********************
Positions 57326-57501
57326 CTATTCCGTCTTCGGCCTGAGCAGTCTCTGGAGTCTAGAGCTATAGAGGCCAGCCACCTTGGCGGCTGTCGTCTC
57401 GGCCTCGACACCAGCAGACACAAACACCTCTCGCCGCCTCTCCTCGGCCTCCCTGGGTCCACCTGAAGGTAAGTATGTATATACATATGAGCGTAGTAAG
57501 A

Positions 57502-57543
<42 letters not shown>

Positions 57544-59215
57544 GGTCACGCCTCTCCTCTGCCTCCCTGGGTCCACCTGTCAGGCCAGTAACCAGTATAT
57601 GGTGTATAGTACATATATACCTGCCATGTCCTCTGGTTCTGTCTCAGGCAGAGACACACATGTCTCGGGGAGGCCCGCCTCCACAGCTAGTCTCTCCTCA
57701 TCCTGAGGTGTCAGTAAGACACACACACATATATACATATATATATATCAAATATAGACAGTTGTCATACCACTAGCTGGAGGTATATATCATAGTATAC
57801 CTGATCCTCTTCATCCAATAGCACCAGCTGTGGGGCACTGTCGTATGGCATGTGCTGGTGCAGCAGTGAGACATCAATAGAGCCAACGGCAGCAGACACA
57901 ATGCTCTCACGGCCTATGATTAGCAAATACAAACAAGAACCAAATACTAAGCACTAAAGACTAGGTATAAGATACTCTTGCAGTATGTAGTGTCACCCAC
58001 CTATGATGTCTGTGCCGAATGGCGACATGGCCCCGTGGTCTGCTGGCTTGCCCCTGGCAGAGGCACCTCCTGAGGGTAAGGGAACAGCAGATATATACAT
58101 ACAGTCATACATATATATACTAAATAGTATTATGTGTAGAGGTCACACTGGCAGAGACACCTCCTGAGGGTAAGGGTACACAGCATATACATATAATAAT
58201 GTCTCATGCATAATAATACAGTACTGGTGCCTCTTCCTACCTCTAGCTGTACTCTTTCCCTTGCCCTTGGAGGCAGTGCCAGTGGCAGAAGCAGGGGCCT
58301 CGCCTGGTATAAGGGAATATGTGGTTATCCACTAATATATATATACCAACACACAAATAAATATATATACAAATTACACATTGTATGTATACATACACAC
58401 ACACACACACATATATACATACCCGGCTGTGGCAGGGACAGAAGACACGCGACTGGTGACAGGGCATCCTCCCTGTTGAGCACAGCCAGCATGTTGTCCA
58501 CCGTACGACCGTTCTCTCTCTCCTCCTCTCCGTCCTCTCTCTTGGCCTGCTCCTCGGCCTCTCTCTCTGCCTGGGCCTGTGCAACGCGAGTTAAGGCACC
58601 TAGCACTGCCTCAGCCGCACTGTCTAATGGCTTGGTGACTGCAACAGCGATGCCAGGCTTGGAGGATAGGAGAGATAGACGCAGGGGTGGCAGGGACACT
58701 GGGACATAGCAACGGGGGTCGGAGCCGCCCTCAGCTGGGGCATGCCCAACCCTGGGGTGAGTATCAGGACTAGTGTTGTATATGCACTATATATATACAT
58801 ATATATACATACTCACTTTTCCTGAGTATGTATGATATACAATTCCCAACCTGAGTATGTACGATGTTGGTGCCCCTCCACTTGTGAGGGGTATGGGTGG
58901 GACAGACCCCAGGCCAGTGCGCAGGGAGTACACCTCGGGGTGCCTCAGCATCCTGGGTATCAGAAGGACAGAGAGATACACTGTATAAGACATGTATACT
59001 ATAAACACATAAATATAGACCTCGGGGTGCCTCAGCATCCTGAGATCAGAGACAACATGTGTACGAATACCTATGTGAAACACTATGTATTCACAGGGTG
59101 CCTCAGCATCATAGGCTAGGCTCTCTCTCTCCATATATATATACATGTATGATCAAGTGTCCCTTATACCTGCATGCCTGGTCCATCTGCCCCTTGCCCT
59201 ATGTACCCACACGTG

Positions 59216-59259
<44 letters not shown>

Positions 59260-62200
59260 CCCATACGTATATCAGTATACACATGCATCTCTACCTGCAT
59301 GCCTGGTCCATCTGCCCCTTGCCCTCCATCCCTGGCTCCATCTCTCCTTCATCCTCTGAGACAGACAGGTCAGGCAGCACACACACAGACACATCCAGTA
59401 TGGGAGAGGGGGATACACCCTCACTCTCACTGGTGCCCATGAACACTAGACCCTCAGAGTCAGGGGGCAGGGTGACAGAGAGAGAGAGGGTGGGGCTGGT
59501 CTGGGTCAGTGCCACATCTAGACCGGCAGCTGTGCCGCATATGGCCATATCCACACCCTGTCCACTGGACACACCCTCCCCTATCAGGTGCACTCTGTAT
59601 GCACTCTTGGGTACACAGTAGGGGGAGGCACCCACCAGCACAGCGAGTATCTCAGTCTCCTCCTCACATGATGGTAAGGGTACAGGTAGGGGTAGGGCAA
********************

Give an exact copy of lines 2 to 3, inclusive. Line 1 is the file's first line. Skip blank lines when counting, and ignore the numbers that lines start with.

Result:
57326 CTATTCCGTCTTCGGCCTGAGCAGTCTCTGGAGTCTAGAGCTATAGAGGCCAGCCACCTTGGCGGCTGTCGTCTC
57401 GGCCTCGACACCAGCAGACACAAACACCTCTCGCCGCCTCTCCTCGGCCTCCCTGGGTCCACCTGAAGGTAAGTATGTATATACATATGAGCGTAGTAAG